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Im taking input in from a text file called Enemies.txt. But there is a problem in that it will only print out the first enemy in the file.

Here is my code:

void Enemies :: loadEnemies()
{
    string fileName = "Enemies\\Enemies.txt";
    ifstream infile(fileName);
    string garbage;
    int loadEnemyID;
    string loadEnemyName;
    int loadEnemyStrength;
    int loadExperienceGain;
    string loadWeapon;
    string loadRoom;
    while(infile >> garbage >> garbage >> loadEnemyID
     >> garbage >> garbage >> garbage >> loadEnemyName
     >> garbage >> garbage >> loadEnemyStrength
     >> garbage >> garbage >> garbage >> loadExperienceGain
     >> garbage >> garbage >> garbage >> loadWeapon
     >> garbage >> garbage >> loadRoom >> garbage)
    {
    cout << "Enemy ID: \t\t" << loadEnemyID <<"\n";
    cout << "Enemy Name: \t\t"<< loadEnemyName << "\n";
    cout << "Enemy Strength: \t"<< loadEnemyStrength << "\n";
    cout << "Experience Gain: \t" << loadExperienceGain << "\n";
    cout << "Weapon: \t\t" << loadWeapon << "\n";
    cout << "Room: \t\t\t" << loadRoom << "\n";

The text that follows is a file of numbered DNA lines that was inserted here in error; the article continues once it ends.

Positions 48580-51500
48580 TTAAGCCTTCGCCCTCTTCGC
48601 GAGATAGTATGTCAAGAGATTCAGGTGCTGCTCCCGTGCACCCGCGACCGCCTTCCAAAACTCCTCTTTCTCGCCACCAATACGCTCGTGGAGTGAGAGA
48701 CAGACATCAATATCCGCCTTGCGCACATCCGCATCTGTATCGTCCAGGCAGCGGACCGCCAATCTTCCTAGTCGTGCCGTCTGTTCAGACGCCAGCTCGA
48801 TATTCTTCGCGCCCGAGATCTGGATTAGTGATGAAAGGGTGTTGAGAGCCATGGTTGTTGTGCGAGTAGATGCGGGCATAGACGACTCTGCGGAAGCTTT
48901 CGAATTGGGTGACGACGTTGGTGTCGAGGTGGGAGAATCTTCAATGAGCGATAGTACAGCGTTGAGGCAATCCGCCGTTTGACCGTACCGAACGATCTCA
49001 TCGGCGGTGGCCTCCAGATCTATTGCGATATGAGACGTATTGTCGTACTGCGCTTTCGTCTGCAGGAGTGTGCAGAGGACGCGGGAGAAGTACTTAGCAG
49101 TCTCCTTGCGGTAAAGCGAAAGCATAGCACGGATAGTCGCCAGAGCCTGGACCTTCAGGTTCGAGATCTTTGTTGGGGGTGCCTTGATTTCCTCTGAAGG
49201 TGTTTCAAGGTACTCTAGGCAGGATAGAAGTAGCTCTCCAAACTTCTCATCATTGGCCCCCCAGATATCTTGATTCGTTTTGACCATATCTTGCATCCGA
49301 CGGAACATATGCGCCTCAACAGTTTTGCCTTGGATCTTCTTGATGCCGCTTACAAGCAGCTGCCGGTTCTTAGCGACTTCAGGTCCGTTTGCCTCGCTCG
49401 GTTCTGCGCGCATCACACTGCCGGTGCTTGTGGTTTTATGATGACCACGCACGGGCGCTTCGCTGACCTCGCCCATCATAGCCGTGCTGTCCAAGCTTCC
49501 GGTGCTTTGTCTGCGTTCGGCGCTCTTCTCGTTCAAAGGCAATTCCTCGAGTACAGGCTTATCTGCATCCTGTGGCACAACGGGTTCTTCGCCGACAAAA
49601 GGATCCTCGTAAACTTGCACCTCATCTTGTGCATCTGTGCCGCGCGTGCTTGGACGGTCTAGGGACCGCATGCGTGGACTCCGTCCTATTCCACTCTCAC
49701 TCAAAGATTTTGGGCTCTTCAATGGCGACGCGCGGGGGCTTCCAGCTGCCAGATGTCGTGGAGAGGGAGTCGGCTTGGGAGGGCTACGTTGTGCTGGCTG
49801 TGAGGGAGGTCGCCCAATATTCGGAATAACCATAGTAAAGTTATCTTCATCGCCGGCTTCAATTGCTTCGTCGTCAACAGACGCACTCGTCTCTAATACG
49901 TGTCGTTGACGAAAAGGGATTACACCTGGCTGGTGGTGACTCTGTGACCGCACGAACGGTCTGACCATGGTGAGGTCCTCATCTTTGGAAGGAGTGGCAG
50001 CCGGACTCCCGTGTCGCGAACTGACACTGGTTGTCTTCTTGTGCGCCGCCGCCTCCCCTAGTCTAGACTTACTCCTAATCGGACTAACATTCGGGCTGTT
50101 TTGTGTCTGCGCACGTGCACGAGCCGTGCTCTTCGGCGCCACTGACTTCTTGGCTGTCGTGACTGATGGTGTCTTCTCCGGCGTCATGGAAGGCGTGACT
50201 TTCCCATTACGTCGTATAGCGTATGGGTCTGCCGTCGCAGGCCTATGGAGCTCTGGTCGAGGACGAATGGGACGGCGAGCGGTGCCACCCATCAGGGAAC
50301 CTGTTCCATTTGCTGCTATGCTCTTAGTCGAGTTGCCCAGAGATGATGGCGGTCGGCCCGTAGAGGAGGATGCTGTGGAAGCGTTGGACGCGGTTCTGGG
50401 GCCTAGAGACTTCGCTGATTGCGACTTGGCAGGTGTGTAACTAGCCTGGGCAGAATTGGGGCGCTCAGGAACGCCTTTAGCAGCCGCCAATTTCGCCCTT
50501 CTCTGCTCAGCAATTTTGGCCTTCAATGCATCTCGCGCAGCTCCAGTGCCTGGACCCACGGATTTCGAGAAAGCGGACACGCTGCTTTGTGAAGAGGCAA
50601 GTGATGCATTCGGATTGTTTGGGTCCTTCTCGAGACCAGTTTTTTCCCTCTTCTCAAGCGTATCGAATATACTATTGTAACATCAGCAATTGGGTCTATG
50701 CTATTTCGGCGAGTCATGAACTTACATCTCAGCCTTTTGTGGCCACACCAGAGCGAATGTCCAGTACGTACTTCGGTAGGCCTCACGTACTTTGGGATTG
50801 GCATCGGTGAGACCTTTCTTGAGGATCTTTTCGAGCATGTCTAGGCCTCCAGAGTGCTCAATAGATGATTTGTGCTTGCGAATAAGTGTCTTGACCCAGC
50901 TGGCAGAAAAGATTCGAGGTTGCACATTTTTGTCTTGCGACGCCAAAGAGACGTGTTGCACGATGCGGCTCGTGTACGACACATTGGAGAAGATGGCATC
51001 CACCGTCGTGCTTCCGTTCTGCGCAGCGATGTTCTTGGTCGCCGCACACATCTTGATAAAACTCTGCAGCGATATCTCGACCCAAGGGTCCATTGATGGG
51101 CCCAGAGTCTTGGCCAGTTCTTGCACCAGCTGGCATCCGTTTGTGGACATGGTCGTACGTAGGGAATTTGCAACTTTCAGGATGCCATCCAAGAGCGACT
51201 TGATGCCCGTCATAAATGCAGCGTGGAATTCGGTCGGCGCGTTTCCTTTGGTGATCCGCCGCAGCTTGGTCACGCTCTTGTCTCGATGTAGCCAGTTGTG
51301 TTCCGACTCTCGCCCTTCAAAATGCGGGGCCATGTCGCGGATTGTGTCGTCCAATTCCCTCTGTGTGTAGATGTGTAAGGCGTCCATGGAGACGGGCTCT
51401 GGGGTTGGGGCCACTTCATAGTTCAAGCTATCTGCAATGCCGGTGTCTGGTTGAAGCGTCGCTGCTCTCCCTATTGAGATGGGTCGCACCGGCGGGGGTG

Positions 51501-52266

int id = weapon.getWeaponID();
    int weight = weapon.getWeight();
    int damage = weapon.getDamage();
    Weapons w1 (id,loadWeapon, weight,damage);
    int roomID = room.getRoomID();
    string roomExits = room.getRoomExits();
    Rooms r1 (roomID,loadRoom, roomExits);
    Enemies e1 (loadEnemyID,loadEnemyName,loadEnemyStrength,loadExperienceGain,w1,r1);
    enemiesList.Append(e1);
    }
}

Enemies.txt

Enemy ID: 1.
Enemy Name: Wolves.
Enemy Strength: 5.
Experience Gain: 186.
Weapon Name: Claws.
Room Name: 1.

Enemy ID: 2.
Enemy Name: Cave Bear.
Enemy Strength: 10.
Experience Gain: 302.
Weapon Name: Claws.
Room Name: 4.

Enemy ID: 3.
Enemy Name: Viking.
Enemy Strength: 6.
Experience Gain: 254.
Weapon Name: Longsword.
Room Name: 0.

Enemy ID: 4.
Enemy Name: Criminal.
Enemy Strength: 6.
Experience Gain: 198.
Weapon Name: War Axe.
Room Name: 0.

Enemy ID: 5.
Enemy Name: Ninja.
Enemy Strength: 6.
Experience Gain: 211.
Weapon Name: Katana.
Room Name: 0.

Enemy ID: 6.
Enemy Name: Wild Boar.
Enemy Strength: 3.
Experience Gain: 111.
Weapon Name: Claws.
Room Name: 0.

But the funny thing is i have similar code for weapons and it works perfectly.

void Weapons :: loadWeapons()
    {
    string fileName = "Weapons\\Weapons.txt";
    ifstream infile(fileName);
    string garbage;
    int loadWeaponID;
    string loadWeaponName;
    int loadDamage;
    int loadWeight;
    while(infile >> garbage >> loadWeaponID >> garbage >> garbage
        >> garbage >> loadWeaponName >> garbage >> loadDamage >> garbage
        >> garbage >> loadWeight >> garbage)
    {
        //cout << "Weapon ID: \t\t"<< loadWeaponID<< "\n";
        //cout << "Weapon Name: \t\t"<< loadWeaponName << "\n";
        //cout << "Damage: \t\t" << loadDamage <<"\n";
        //cout << "Weight: \t\t" << loadWeight << "\n";
        Weapons w1 (loadWeaponID,loadWeaponName,loadDamage,loadWeight);